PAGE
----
She planted her hands on her hips and frowned thoughtfully down upon him. "Not sure yet. Don’t know if you're an ace or a joker. I think I'll keep up you my sleeve for a while, until I can figure out how best to play you. With your permission," she added in palpable afterthought.

"Stalking-goat," he muttered darkly.

She quirked an eyebrow at him. "Perhaps. If you can think of a better idea, trot it out."

He shook his head, which made shooting pains ricochet around inside his skull and yellow pinweels counter-rotate before his eyes. At least she didn’t seem to be on the same side as his recent captors. The enemy of my enemy—my ally . . . ?

She hoisted him to his feet and pulled his arm; across her shoulders to thread their way down stairs and ladders to the docking bay floor. He noticed for the first time that she was several centimeters shorter than himself. But he had no inclination to spot her points in a free-for-all.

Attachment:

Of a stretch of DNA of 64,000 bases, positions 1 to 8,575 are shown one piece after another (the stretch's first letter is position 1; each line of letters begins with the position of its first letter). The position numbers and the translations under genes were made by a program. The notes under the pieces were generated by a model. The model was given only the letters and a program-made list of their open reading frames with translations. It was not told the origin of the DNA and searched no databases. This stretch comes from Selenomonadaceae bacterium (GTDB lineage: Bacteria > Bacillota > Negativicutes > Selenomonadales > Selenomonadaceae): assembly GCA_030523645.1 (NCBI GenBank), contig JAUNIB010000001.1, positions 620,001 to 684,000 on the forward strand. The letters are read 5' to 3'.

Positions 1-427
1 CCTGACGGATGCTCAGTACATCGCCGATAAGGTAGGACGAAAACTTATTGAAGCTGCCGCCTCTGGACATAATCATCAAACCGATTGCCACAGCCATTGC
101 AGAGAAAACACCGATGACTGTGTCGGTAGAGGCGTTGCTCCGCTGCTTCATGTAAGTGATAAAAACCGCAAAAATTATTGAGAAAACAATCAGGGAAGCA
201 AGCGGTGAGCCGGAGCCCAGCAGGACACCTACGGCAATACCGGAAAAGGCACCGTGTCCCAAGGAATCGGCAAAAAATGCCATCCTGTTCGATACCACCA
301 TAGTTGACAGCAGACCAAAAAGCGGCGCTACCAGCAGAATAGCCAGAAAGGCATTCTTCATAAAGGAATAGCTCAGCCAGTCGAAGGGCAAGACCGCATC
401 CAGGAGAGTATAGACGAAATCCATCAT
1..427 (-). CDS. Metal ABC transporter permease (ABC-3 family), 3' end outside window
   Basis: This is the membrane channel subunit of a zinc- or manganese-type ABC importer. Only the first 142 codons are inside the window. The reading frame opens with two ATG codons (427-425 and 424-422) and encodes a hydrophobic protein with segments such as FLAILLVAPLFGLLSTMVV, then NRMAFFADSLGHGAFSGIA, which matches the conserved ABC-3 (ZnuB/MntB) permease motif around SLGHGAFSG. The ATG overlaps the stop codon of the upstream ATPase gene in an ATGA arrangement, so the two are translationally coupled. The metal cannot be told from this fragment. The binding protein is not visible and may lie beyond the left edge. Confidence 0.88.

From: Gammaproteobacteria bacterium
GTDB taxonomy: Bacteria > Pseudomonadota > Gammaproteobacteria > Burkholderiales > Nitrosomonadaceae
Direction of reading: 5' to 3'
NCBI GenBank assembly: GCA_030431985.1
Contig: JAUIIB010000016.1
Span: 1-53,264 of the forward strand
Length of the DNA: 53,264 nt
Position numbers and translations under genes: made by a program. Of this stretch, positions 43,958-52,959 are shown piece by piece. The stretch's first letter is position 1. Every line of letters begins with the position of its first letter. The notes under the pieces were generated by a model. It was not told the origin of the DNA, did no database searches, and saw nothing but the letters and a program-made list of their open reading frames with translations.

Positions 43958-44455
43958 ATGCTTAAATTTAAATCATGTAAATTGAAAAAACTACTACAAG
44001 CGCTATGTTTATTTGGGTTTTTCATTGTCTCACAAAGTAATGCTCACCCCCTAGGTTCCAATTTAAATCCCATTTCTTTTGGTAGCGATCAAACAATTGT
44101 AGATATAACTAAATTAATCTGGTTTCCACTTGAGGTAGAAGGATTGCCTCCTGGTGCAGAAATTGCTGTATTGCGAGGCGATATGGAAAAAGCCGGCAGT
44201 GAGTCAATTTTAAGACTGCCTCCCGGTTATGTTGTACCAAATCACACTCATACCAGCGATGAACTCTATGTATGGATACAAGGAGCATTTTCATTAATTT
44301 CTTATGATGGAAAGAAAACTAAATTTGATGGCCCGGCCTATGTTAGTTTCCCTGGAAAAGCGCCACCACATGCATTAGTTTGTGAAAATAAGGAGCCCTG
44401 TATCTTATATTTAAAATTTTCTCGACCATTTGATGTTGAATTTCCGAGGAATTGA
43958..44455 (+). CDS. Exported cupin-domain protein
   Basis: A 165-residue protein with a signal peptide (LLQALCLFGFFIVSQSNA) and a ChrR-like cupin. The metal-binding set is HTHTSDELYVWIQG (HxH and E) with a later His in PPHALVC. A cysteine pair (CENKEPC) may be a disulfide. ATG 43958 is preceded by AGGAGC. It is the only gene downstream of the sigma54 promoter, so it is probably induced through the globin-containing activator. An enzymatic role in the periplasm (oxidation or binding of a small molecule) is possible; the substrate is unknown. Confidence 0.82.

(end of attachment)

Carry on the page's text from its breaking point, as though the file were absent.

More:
When she released him he sank to the deck in a dizzy stupor. She poked around Okita's body, checking pulse points and damages. Her lips thinned ironically. "Huh. Broken neck." She sighed, and stood regarding the corpse and Ethan with much the same narrow calculation.

"We could just leave him here," she said. "Bit I rather fancy giving Colonel Millisor a mystery of his own to solve. I'm tired of being on the damn defensive, lying low, always one move behind. Have you; ever given thought to the difficulty of getting rid of a body on a space station? I'll bet Millisor has. Bodies don't bother you, do they? What with your being a doctor and all, I mean."